Re: “EU treatment of non-resident UK homeowners in Portugal”

The article written by Roger Eastoe in the Algarve Resident edition of March 11 continues to attract widespread interest. Here we publish another selection of readers’ letters received over the past few days.

I am writing to you regarding the article “EU treatment of non-resident UK homeowners in Portugal” as a number of facts within it are incorrect.

The author states that a UK national having residency in Portugal entitles freedom of movement in the Schengen Area. This is simply not true. Portuguese residency allows a UK national to come and go as they please to Portugal. As long as they spend more than six months out of 12 in Portugal, they then do not lose their residency status.

As far as travelling in the rest of the Schengen Area is concerned, those UK nationals are now as restricted as any other. Even with Portuguese residency, UK nationals are only allowed 90 days out of a 180 in the rest of the Schengen Area and, as you can imagine, this has had devastating effects on cross border workers and those with international businesses/employment which are many.

The figures given by the author of numbers of UK nationals in Portugal also appear to be incorrect. The estimated figure is between 55,000-60,000 UK nationals residing here with a large amount of those unregistered. It has been an ongoing battle to convince those unregistered UK nationals to obtain residency so as their rights under the Withdrawal Agreement are protected.

The author gives reasons as to why UK nationals do not wish to become Portuguese residents as being, they do not wish to file tax returns or exchange their driving licences. If I may translate this: they have been living in Portugal for longer than three months illegally, without residency, so they can commit the offence of tax evasion.

There are still thousands of UK nationals in Portugal who are homeowners who refuse to obtain residency for this reason. Without residency, they then cannot exchange their driving licence for a Portuguese one. Once the full implications of UK nationals being third country nationals hits then, after 90 days of being as such in Portugal, either the driving licence is exchanged or a Portuguese driving test has to be taken. A Portuguese driving licence can be driven on in the UK but, as a Portuguese resident, it is much harder to obtain car insurance for a vehicle in the UK.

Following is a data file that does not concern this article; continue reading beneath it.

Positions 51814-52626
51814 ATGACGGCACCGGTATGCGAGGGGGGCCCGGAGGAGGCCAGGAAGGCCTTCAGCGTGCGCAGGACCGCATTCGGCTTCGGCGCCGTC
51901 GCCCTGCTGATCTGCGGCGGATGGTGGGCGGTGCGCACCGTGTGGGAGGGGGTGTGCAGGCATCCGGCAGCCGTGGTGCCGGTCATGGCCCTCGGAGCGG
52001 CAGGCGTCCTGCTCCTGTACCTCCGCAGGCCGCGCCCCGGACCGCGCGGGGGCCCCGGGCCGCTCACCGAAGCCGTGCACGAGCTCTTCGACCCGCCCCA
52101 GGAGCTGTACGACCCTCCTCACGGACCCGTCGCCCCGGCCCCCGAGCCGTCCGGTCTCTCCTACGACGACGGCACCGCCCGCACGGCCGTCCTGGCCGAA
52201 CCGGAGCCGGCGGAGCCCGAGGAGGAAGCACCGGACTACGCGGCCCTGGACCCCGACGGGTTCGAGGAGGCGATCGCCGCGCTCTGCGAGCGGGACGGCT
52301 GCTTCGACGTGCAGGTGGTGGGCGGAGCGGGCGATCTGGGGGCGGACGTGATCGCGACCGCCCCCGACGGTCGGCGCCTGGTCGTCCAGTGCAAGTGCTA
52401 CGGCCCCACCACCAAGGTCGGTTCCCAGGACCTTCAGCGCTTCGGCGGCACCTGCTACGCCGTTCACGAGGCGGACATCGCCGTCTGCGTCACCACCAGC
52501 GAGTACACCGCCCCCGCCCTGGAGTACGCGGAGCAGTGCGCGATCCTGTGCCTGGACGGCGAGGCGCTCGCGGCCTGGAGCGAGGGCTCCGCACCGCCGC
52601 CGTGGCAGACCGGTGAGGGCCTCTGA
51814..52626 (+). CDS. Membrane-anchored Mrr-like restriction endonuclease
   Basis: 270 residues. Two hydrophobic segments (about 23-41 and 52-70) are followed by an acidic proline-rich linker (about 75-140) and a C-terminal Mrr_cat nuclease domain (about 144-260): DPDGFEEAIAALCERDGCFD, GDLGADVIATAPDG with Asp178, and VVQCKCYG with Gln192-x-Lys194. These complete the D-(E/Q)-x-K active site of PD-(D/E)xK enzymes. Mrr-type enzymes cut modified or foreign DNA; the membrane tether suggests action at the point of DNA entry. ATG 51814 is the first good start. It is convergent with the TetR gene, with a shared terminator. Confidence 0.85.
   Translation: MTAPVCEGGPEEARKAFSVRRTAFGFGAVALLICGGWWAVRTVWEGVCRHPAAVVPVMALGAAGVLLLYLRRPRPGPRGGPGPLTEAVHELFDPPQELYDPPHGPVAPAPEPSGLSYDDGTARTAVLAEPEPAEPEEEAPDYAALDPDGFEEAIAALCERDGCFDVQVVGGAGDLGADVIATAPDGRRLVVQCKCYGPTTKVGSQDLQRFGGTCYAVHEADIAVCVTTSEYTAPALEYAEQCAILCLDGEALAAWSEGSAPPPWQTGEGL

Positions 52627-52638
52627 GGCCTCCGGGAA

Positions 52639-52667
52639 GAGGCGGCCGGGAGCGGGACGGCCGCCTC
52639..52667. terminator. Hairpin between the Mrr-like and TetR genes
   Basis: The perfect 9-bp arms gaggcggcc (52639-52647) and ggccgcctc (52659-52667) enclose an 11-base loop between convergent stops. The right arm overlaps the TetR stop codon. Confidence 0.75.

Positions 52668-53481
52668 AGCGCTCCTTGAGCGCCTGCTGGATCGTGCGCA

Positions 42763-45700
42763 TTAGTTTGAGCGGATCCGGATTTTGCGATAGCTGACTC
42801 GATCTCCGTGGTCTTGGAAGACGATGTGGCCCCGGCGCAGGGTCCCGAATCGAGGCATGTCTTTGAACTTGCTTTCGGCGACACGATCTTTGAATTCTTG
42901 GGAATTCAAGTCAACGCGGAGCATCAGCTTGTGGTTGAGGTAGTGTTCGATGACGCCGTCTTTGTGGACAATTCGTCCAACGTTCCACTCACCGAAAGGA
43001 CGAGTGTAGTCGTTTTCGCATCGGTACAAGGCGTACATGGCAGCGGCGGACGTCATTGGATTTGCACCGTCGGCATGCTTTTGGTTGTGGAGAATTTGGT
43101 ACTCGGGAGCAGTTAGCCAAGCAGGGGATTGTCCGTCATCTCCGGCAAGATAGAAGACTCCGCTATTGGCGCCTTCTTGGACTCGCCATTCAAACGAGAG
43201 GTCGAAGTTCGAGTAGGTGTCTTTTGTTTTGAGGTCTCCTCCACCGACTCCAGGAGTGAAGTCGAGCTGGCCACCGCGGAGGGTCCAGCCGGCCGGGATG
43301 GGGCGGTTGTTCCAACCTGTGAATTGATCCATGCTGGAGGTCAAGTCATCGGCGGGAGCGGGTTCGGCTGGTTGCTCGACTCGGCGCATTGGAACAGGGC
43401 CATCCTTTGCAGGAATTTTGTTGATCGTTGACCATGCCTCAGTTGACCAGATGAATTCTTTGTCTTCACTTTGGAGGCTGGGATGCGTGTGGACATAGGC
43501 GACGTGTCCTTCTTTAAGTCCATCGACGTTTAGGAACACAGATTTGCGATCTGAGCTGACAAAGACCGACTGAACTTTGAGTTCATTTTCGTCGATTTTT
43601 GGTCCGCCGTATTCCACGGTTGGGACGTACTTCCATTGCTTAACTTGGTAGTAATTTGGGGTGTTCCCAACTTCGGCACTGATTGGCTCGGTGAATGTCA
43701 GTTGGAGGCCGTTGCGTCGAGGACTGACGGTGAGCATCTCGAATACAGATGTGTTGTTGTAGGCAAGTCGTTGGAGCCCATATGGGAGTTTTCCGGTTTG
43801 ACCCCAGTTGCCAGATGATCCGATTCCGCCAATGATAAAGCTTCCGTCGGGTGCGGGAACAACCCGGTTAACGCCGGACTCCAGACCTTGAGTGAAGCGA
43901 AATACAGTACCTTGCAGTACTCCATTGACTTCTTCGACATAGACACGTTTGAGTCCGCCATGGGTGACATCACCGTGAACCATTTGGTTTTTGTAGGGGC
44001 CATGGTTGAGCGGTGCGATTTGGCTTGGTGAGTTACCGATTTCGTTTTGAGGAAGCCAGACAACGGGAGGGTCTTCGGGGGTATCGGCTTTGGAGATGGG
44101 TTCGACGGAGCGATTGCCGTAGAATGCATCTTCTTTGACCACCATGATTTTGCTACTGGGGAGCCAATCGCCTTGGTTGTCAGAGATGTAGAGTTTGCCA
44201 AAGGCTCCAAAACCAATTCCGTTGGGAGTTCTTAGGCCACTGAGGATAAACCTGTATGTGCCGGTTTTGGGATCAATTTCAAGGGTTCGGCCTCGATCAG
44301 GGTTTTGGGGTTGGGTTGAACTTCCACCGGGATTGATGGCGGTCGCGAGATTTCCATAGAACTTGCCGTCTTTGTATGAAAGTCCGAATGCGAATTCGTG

As regards the author wishing the Portuguese government to be lenient on UK nationals who own homes in Portugal but refuse to become Portuguese residents? The 90-day rule is what was voted for when the 2016 Brexit referendum took place. UK nationals are no different to other nationalities who are not EU citizens and have to abide by those rules.

UK nationals are not an exception, they are not a ’special case’ and, according to every person who voted for Brexit I have met, they stated they knew. British exceptionalism has no place in Portugal or the EU because, after all, this is what the UK voted for.

It truly is time a large number of UK nationals and property owners in Portugal understood this.

Tig James
Co-President, British in Portugal

Article author Roger Eastoe replies to Tig James:
Confusion reigns but read on … I was sent Tig James’s letter when it was published on the Facebook page ‘British in Portugal’ of which I understand Ms. James is the Co-President.

The article referred to me as ‘advocating British exceptionalism’ which I am certainly not doing. Sadly, Ms James did not observe balanced opinion or the rule of good journalism e.g. putting both sides of the debate on Facebook. She chose not to publish my article as it appeared in the Resident back on March 11.

To say confusion has reigned in respect of the interpretation of the EU/UK withdrawal agreement is the understatement of all time. It’s been a moveable feast until the document was finally agreed and published in January of this year.

Many reports I have read in the lead up to the withdrawal agreement published in learned journals and websites have been conflicting as opinions changed. In February 2019, the Portuguese Chamber of Commerce in the UK stated “UK citizens resident in Portugal will still be allowed to travel throughout the EU using their Portuguese residency. They will be travelling as Portuguese residents and not as UK passport holders and, therefore, free movement within the EU will continue”.

This is one example of information that was being given. There are others and confusion has reigned amongst journalists and the public. I am grateful to Ms James in the first paragraph of her letter correcting me on the incorrect interpretation of UK nationals who have residency and their ability to move freely through the Schengen zone.

In respect of the query raised by Ms James about the stats I quoted for UK nationals in Portugal, Ms James states “it appears” those figures were wrong. They are, in fact, figures taken from the British Embassy and the Portuguese SEF, the borders agency. I have no reason to doubt them, and the figures Ms James quotes are just that, with no source provided – just estimates!

Ms James then goes on to put an unnecessary spin on this matter and suggests the non-residents I was speaking about, including myself, are acting illegally. We are accused of tax evasion. That’s a very strong and incorrect observation. It’s wide of the mark and is offensive to the majority who, like me, pay our taxes and are genuinely concerned and would like to gain a longer duration of stay in our homes in Portugal.

If the Portuguese government agrees for the reasons I identified in my article (e.g. inward investment in Portugal for no claim on the state) that there is a way to achieve this through another form of visa or an amendment to the EU directive in time ahead, other EU countries may also be inclined to opt for this when the dust has settled.

Whether there are thousands of UK nationals living in Portugal outside of the law is not known to me.

Since I wrote the article, as the editor can confirm, there has been majority support for the case I put forward and these have been from reasoned individuals. Interestingly, letters have been received from the USA and Canadian citizens who have invested in Portugal and would also like to be granted preference of days over the normal tourist terms.

I voted to remain in the EU and publicly declared that at a charity function I used to run for the Refúgio Aboim Ascensão for 14 years where, as a committed friend of Portugal, I helped raise, with Sir Bobby Robson, over a million euros for the charity.